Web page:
2. So glad you enjoyed your day. What wonderful pictures and memories you will have. There are some very kind people about. My husband and I have actually stayed in the Brew house of the Manor, as it was a holiday cottage and was a stunning place to stay. But, what we didn’t know then was that the garden was open to visitors and on the Sunday morning after we arrived on the Saturday we were sitting on the patio in our dressing gown s and a coffee and about thirty Japanese tourists came walking down the path in front of us. It was about 10 feet away. They all stopped to take photos of us as though we were part of the open garden. We silently got up and walked inside and then fell about laughing. Enjoy the rest of your stay.


    1. OMG! That was too funny about getting photographed in your robes, but I am completely envious about your getting to stay in the brewhouse there. None of the buildings other than the tithe barn were open. I wonder if they ever will be opened for tours – I would definitely go back for that!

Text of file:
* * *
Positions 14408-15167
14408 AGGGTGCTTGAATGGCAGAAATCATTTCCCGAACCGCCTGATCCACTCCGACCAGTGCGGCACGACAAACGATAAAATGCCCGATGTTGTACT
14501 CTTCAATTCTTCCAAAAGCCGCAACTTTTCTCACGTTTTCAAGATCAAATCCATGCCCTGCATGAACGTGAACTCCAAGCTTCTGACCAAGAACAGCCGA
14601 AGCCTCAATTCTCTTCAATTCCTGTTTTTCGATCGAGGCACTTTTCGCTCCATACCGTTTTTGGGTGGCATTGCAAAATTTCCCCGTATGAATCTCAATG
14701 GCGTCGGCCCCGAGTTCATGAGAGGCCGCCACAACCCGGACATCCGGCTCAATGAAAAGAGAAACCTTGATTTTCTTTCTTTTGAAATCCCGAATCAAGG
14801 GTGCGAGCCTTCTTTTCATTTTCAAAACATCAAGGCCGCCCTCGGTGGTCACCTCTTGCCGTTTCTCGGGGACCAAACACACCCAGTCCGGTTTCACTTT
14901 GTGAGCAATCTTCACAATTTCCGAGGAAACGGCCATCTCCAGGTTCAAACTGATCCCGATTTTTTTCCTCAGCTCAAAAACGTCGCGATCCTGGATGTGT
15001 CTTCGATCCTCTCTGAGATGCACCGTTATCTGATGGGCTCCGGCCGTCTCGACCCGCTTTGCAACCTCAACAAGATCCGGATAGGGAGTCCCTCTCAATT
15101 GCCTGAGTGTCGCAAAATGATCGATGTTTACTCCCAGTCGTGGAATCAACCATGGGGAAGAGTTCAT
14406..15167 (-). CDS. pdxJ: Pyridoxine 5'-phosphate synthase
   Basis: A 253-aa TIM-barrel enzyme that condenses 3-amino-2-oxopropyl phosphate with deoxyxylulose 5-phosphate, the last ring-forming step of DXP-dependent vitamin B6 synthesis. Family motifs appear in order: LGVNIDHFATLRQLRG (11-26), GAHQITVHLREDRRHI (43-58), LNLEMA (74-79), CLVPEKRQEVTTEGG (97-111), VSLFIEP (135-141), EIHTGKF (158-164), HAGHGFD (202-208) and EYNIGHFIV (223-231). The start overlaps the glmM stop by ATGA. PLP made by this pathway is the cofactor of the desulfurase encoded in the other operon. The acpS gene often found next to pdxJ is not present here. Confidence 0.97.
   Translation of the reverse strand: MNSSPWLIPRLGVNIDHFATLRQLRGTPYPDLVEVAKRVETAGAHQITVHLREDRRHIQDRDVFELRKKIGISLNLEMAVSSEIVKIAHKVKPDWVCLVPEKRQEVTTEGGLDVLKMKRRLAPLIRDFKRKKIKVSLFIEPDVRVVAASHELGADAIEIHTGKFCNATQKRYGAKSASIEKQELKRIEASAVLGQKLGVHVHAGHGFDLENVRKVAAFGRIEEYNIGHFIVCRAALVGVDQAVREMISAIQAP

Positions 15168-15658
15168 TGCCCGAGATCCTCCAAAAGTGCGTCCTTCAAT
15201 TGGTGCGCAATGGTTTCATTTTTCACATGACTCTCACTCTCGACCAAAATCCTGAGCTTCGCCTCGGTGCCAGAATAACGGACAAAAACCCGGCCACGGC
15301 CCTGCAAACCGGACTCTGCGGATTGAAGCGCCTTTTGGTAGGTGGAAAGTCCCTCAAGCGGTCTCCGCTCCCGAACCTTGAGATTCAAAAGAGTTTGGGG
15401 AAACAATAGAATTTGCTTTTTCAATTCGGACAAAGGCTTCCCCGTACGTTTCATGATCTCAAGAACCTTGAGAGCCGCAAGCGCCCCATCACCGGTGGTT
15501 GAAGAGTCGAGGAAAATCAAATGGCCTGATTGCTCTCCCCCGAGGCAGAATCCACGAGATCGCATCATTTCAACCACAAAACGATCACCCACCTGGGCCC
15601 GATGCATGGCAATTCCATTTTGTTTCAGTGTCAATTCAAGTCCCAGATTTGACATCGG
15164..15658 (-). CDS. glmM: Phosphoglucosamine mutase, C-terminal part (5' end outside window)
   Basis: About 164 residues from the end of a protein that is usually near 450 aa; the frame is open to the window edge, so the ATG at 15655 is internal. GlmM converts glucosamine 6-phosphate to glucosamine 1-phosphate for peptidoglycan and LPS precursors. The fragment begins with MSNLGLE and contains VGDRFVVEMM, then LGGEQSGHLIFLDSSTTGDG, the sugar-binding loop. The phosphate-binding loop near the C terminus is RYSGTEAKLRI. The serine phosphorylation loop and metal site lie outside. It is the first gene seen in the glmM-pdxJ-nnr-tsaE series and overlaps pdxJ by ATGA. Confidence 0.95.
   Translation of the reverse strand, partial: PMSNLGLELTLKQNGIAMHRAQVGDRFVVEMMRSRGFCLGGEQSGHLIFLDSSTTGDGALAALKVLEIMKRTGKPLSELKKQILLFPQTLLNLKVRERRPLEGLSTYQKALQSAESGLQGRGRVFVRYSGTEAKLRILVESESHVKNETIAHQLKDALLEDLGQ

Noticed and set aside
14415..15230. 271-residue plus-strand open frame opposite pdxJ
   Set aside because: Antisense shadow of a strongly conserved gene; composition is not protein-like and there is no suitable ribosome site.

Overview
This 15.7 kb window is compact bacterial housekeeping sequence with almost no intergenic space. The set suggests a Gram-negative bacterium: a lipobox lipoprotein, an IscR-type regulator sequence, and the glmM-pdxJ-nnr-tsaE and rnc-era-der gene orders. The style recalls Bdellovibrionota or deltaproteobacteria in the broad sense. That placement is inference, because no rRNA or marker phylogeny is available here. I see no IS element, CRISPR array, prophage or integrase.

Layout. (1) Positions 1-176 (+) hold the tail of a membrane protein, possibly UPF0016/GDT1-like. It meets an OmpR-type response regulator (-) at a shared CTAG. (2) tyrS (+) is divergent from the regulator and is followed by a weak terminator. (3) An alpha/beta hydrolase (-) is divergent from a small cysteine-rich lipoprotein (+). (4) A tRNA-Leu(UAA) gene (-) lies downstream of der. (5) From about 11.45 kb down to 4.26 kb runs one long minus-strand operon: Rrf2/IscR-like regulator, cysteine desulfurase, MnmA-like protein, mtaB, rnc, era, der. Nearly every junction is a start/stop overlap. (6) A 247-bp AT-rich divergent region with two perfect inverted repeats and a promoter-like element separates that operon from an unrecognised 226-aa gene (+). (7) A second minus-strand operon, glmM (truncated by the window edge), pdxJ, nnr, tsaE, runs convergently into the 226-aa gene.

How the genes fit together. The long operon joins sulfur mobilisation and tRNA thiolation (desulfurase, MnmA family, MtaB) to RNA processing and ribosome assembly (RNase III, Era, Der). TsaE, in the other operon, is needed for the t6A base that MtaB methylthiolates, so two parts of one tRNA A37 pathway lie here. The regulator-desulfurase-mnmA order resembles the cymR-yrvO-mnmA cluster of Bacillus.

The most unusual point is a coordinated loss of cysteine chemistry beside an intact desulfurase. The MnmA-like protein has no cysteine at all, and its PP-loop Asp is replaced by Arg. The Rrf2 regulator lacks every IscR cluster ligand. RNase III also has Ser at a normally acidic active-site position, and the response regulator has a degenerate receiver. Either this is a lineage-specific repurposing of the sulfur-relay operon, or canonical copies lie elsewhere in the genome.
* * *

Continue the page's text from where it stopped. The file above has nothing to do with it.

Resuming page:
1. Laura it was amazing, but we seriously didn’t know the path ran across the front of the patio.I would love to know how many photos of us sitting on the patio the Japanes tourists have!! We were quite presentable.


  3. Imagine getting stranded only to be rescued by a knight in shining armour (imagination is such a wonderful thing!). Loved your walking tour, absolutely gorgeous!


    1. That was such a great day from the weather to the sights to the people we met. I think it might have been our last day of good, warm weather though – hopefully we’ll get a couple more as there are some other walks we want to make.


  4. Another beautiful walk. I will have to look this one up when I get home as the photos won’t show on my phone due to java script. (So I’m pouting.)

    Have you bought any ordinance maps? They are very detailed and may help or reassure you you’re on the right track.


    1. We can access the ordinance surveys online now, but they’re about a clear as mud to me. We try to stick to the named paths – they’ve been pretty good about signage, and usually there are​ enough footprints we can make out to know we’re going the right direction. I’ve read horror stories about people setting out on their own and ending up doing a 12K or longer walk, a bit longer than they intended.